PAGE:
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Navigating emotional investments with your in-house practice

Maintaining one’s motivation to drive practical legal frameworks and outcomes that truly benefit those in need is the best way to tackle the intense and draining nature of in-house tasks that one is emotionally invested in, says one legal counsel.

user iconJerome Doraisamy 28 May 2019 Corporate Counsel
Navigating emotional investments with your in-house practice
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Speaking recently on The Corporate Counsel Show, WaterNSW regulatory and corporate strategy adviser Dr Madeleine Hartley said that the personal desire to see change, and the disenchantment that can come from a “factually horrific set of circumstances”, cannot be understated.

Having worked both on sexual abuse cases as a paralegal at the Crown Solicitor’s Office, and now tackling drought and other water-related matters as a legal counsel, Dr Hartley has “seen it from both sides”.

“But, on the other hand, for me personally, because I’m driven to achieve practicable legal frameworks that really benefit the people on the ground, that’s how I get through,” she explained.


“I acknowledge that I’m quite lucky that I’m not at the coal face and I’m not on a farm with no water. And so, I hope that my background and my understanding of farming from my mom's family helps me with that level of understanding and empathy.”

She grew up in Tamworth, she reflected, “with a very big water ethic in the household”, which taught her about the importance of shorter showers.

“During my childhood there were two major droughts, and I really remember particularly the second drought, children younger than me had never seen rain. And so, when the drought broke, and there was rain, it was just amazing to see those children watching rain for the first time in a developed country, in a very agricultural center of NSW.”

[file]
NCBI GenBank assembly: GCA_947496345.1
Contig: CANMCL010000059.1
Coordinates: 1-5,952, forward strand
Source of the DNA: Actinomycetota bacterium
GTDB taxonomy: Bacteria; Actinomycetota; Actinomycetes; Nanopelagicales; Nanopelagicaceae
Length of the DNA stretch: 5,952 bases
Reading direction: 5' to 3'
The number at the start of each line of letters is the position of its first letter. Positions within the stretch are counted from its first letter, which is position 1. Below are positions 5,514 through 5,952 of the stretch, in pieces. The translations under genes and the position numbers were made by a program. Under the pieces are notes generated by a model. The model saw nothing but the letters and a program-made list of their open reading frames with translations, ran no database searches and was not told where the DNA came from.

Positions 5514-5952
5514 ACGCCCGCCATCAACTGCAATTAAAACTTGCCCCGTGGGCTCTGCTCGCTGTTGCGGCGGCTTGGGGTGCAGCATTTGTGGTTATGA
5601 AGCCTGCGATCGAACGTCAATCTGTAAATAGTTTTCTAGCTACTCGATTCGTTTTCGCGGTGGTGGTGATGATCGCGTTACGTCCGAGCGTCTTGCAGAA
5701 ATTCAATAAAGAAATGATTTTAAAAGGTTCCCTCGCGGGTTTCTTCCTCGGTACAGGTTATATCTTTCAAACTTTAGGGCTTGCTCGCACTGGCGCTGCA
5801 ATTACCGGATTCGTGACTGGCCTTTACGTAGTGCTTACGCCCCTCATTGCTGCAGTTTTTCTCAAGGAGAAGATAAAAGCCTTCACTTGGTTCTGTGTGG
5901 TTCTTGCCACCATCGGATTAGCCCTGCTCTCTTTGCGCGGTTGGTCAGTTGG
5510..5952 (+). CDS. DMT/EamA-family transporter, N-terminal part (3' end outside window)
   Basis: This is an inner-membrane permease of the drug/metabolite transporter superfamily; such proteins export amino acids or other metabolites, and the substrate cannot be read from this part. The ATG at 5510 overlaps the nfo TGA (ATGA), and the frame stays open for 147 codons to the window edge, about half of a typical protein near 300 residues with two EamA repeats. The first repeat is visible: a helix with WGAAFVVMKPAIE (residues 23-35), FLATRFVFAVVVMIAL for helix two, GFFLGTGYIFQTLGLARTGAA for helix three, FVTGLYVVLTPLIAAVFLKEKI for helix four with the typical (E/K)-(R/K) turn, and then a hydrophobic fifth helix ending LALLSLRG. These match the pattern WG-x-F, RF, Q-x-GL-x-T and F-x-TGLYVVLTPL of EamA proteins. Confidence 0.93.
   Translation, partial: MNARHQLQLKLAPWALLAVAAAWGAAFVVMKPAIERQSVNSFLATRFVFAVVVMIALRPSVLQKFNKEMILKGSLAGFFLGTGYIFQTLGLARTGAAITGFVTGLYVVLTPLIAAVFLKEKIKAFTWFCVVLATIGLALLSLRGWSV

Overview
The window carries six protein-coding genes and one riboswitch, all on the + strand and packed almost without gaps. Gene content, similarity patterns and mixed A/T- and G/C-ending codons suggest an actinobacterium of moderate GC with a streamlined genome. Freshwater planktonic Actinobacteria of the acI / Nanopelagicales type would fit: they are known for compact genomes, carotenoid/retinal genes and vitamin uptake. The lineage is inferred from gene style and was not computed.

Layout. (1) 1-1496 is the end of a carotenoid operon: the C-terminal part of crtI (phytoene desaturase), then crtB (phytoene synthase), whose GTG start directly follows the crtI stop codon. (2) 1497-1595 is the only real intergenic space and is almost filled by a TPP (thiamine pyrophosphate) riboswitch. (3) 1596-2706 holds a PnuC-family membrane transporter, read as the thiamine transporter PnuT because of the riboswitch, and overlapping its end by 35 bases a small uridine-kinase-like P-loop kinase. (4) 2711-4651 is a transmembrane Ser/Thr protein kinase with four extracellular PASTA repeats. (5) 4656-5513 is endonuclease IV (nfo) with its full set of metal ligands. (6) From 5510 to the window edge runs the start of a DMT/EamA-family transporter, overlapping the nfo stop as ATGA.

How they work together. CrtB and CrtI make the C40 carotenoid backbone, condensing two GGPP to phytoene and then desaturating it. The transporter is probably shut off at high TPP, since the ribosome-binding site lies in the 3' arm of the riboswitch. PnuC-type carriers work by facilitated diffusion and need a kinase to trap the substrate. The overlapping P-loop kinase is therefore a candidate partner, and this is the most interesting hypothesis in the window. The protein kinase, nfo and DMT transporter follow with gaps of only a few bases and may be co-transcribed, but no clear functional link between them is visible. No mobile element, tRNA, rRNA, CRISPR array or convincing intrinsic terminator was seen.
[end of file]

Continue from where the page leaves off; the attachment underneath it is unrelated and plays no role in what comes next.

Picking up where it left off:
“So, I’ve always been interested in the attitudes to water and what we now know as the hydro illogical cycle, where when there’s a lot of water, people will use a lot of water and so the attitude isn’t necessarily always with a good water ethic.”

With legal practice, and specifically in-house work, one does “have to be careful about things moving too quickly or too slowly because ultimately to get a legal outcome that's good and enduring”, Dr Hartley noted, especially when it comes to managing personal and professional expectations.

“NSW has been enacting water reform over the last year and a bit and they haven’t had much time, but they’ve still gone through a solid consultation program to achieve that outcome. And I think at the moment when we see on the news, all of the emotion wrapped up in the plan, it’s that the balance is hard to strike. So, we just have to watch the space,” she said.

What is also crucial, she added, is building and maintaining a collegiate team environment.

“We are one team at WaterNSW and we’re all in it together. And regardless of whether we’re in the office in Paramatta or in the office in Tamworth or more rural areas, we all work together on a daily basis, and so we do see through our clients on the ground who deal with our customers on the ground the issues and banding together to pull through, I think also to note that we are really trying to make a difference,” she concluded.

To listen to the full episode, click below:

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